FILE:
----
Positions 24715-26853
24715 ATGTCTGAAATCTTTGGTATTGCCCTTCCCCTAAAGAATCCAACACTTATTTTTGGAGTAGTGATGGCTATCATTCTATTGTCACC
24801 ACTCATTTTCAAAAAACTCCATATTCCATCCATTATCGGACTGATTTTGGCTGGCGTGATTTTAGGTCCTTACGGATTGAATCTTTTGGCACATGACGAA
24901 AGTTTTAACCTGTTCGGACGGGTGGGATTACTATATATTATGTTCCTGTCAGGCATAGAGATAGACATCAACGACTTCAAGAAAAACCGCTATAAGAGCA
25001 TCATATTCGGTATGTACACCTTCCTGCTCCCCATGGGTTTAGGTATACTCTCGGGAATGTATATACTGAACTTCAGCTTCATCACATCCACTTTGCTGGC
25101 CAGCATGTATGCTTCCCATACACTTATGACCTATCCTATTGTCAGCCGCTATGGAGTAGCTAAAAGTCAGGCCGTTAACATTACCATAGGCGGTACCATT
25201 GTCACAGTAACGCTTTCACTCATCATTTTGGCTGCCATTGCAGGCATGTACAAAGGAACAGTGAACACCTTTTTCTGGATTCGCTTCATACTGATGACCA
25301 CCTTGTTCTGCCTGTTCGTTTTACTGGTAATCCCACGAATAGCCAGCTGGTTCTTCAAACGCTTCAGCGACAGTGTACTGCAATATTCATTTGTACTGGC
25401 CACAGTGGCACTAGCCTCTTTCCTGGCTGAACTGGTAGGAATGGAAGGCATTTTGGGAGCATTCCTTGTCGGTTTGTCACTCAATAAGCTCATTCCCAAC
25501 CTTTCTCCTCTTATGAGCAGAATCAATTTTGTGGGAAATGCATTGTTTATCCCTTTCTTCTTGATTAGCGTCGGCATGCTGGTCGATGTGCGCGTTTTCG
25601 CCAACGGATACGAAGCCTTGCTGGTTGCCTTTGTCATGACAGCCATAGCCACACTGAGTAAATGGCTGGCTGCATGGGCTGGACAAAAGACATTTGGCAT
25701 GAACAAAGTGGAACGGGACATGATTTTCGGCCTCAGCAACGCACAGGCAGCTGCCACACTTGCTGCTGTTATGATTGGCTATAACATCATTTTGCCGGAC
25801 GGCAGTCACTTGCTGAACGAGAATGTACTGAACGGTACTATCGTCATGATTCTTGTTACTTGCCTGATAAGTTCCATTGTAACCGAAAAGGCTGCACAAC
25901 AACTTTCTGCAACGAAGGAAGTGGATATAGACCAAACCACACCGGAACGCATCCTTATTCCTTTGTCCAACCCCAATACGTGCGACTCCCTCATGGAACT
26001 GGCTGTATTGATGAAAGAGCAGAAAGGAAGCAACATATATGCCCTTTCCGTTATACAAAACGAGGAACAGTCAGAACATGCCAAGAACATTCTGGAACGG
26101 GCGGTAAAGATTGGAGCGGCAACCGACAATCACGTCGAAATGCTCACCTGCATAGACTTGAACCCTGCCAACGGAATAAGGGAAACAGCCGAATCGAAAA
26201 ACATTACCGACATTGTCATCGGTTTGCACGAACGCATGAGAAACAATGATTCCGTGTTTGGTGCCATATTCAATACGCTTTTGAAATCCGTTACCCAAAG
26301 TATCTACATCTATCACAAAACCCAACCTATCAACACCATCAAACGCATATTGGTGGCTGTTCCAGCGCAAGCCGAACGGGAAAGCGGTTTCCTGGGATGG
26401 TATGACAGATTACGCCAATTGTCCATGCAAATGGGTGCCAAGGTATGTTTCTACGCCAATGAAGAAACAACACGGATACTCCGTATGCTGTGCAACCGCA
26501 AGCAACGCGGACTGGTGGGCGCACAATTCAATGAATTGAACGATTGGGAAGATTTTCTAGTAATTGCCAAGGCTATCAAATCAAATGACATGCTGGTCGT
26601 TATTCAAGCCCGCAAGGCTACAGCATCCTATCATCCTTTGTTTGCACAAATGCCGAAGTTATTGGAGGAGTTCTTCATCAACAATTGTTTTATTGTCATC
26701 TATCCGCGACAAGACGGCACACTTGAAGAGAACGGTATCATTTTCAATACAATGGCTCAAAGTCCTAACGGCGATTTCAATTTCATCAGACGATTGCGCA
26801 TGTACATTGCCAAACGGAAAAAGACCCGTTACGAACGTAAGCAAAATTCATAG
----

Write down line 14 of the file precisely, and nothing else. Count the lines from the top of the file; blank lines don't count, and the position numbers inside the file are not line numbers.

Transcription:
25901 AACTTTCTGCAACGAAGGAAGTGGATATAGACCAAACCACACCGGAACGCATCCTTATTCCTTTGTCCAACCCCAATACGTGCGACTCCCTCATGGAACT